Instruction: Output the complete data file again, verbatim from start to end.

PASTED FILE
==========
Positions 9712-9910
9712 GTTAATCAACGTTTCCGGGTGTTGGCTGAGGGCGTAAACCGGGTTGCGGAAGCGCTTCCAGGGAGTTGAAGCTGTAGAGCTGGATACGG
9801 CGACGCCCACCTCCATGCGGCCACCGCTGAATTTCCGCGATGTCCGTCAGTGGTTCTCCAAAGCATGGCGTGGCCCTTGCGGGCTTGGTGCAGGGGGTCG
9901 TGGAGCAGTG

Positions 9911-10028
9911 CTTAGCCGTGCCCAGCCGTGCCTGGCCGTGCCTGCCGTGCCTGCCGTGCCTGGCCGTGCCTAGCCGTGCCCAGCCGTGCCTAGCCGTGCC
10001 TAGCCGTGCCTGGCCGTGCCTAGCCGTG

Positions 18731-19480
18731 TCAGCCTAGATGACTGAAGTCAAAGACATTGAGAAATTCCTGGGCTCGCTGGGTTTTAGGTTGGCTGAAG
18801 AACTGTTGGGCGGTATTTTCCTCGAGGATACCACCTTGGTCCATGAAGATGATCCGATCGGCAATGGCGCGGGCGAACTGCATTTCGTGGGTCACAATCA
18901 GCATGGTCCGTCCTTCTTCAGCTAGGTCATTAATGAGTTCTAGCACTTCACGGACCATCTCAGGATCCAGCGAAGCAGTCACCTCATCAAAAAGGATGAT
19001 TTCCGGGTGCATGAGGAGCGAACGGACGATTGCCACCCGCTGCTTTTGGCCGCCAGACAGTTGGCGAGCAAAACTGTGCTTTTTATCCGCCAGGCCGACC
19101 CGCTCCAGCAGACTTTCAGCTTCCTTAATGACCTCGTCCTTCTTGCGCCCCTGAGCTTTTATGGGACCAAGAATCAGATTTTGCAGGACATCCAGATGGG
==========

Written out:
Positions 9712-9910
9712 GTTAATCAACGTTTCCGGGTGTTGGCTGAGGGCGTAAACCGGGTTGCGGAAGCGCTTCCAGGGAGTTGAAGCTGTAGAGCTGGATACGG
9801 CGACGCCCACCTCCATGCGGCCACCGCTGAATTTCCGCGATGTCCGTCAGTGGTTCTCCAAAGCATGGCGTGGCCCTTGCGGGCTTGGTGCAGGGGGTCG
9901 TGGAGCAGTG

Positions 9911-10028
9911 CTTAGCCGTGCCCAGCCGTGCCTGGCCGTGCCTGCCGTGCCTGCCGTGCCTGGCCGTGCCTAGCCGTGCCCAGCCGTGCCTAGCCGTGCC
10001 TAGCCGTGCCTGGCCGTGCCTAGCCGTG

Positions 18731-19480
18731 TCAGCCTAGATGACTGAAGTCAAAGACATTGAGAAATTCCTGGGCTCGCTGGGTTTTAGGTTGGCTGAAG
18801 AACTGTTGGGCGGTATTTTCCTCGAGGATACCACCTTGGTCCATGAAGATGATCCGATCGGCAATGGCGCGGGCGAACTGCATTTCGTGGGTCACAATCA
18901 GCATGGTCCGTCCTTCTTCAGCTAGGTCATTAATGAGTTCTAGCACTTCACGGACCATCTCAGGATCCAGCGAAGCAGTCACCTCATCAAAAAGGATGAT
19001 TTCCGGGTGCATGAGGAGCGAACGGACGATTGCCACCCGCTGCTTTTGGCCGCCAGACAGTTGGCGAGCAAAACTGTGCTTTTTATCCGCCAGGCCGACC
19101 CGCTCCAGCAGACTTTCAGCTTCCTTAATGACCTCGTCCTTCTTGCGCCCCTGAGCTTTTATGGGACCAAGAATCAGATTTTGCAGGACATCCAGATGGG